Bridge crossings over roadways or waterways should be provided where the trail alignment intersects these features and where an alternative alignment cannot be resolved through traditional methods or to alleviate pedestrian-vehicular conflicts.
Narrow and/or shallow water bodies such as small streams, ditches, or wetlands can be crossed with Boardwalks or by using Culverts to maintain flow. Applications for bridges may vary based on site-specific constraints, budgetary constraints, or infrastructure to be used. However, the following standards should be implemented:
- When bridges cross roadways, connections to the roadway pedestrian and bicycle facilities should be made, if possible.
- Bridges should be designed to facilitate maintenance/emergency vehicles.
- ADA compliance shall be included in bridge approaches, the bridge surface and railings, and connections to existing pedestrian and bicycle facilities.
- Ensure transition from bridge to trail is smooth across the width of the trail. There are to be no steps and no bumps.
- Steel, prefabricated bridges are the preferred bridging.
- Bridges to be unpainted, weathered steel.
- Standard Width: Bridge deck should be a minimum width of the approach trail (12’-0”)
- Vertical Clearance: 8’ minimum, 10’ where maintenance/emergency vehicle use is anticipated.
- Deck Height: Where feasible the bridge deck is to be placed above the 10-year flood elevation. If this cannot be met then the bridge deck should be placed as far above the crossing waterbody as is feasible.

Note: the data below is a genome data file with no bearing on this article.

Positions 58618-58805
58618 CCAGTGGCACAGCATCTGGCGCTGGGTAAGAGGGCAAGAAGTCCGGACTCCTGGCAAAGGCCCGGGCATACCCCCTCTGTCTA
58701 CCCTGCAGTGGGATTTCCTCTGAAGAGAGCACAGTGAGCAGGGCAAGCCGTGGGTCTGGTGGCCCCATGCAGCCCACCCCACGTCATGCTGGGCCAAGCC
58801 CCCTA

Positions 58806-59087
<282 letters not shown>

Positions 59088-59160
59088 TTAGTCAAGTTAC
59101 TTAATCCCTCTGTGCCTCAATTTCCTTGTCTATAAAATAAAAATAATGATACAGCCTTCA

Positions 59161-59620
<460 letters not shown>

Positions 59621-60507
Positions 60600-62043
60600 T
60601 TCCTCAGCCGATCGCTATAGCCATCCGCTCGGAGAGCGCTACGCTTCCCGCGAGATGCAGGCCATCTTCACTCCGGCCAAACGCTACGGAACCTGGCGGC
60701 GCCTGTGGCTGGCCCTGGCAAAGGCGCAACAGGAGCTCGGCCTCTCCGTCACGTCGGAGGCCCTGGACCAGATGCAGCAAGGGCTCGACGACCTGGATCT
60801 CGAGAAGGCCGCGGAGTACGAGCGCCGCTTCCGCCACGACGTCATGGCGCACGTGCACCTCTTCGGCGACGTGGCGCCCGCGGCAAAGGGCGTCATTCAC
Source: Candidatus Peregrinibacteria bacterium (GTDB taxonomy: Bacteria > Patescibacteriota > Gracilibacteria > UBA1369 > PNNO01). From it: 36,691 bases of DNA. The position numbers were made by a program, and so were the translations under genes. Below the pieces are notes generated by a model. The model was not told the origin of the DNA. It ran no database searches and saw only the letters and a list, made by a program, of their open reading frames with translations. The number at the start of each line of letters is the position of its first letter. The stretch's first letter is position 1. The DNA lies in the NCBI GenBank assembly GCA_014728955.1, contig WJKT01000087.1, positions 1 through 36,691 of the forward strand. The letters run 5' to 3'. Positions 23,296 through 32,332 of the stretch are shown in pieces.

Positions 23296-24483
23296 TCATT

- Railing Height: 48” minimum, up to 54” where conditions warrant increased protection. A smooth, wide rub rail should be provided from 36”-44” where the bicyclist’s handlebars could come in contact with the railing. Extend railing past abutment as needed to protect trail users from fall hazards, min. 6’, typ.
- Landings: All transitions shall be ADA compliant. Use methods to mitigate erosion or settling where the trail surface meets the bridge landing.
- Erosion Control: Bridges require temporary and permanent erosion controls including bridge scour protections. Temporary erosion controls are typically implemented during construction and keep sediment and debris from leaving the construction site. Permanent erosion controls include, but are not limited to, streambank stabilization, bridge scour protections, and controls to prevent or mitigate deterioration of the trail surface at the bridge landing. See Bridge Scour Protections for more guidance.
- Design Load: H5 (10,000 lb) for ambulance or fire rescue apparatus.
Bridges provide a valuable opportunity for the installation of visual elements that elevate brand awareness, enhance user experience and communicate interpretive messages. Great Rivers Greenway has created an environmental graphics toolkit that contains various designs and elements that can be considered during the planning and design process.
STANDARD PLAN DIAGRAM
3) Bridge Surface
4) Existing waterway/roadway
6) Bank stabilization strategy